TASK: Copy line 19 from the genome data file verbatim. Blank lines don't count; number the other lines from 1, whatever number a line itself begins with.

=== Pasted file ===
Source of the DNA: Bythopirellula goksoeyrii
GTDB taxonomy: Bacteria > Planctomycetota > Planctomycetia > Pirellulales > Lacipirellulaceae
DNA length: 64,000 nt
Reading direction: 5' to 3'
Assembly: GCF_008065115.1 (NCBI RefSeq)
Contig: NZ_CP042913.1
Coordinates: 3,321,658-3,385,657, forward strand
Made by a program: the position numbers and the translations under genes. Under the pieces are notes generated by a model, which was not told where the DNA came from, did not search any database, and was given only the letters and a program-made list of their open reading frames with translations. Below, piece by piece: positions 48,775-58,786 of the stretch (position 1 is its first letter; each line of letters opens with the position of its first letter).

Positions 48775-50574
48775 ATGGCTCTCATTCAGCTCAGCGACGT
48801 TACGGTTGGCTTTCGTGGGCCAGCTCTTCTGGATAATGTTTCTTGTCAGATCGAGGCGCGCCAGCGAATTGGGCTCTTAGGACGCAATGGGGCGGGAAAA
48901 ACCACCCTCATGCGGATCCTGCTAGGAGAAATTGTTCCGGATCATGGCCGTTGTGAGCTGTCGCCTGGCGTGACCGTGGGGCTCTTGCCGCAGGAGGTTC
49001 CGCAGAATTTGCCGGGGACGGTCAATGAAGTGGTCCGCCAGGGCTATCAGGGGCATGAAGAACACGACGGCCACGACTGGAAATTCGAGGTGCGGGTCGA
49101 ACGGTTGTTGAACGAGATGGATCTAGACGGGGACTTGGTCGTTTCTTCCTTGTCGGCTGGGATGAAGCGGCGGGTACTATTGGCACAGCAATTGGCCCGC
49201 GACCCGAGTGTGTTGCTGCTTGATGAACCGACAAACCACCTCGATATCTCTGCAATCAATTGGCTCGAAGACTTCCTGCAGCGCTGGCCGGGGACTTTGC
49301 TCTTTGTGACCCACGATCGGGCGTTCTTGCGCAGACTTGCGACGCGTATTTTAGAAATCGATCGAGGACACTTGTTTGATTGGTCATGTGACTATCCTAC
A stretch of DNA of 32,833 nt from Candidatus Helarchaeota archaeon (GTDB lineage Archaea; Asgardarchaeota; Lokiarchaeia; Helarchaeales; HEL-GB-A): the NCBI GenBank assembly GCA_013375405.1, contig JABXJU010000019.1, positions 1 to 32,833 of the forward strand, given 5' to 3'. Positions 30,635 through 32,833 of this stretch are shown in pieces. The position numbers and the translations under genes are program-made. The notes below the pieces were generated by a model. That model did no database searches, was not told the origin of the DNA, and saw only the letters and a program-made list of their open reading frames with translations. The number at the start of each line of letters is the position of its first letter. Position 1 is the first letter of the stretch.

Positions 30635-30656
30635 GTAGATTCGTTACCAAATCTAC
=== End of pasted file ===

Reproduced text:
30635 GTAGATTCGTTACCAAATCTAC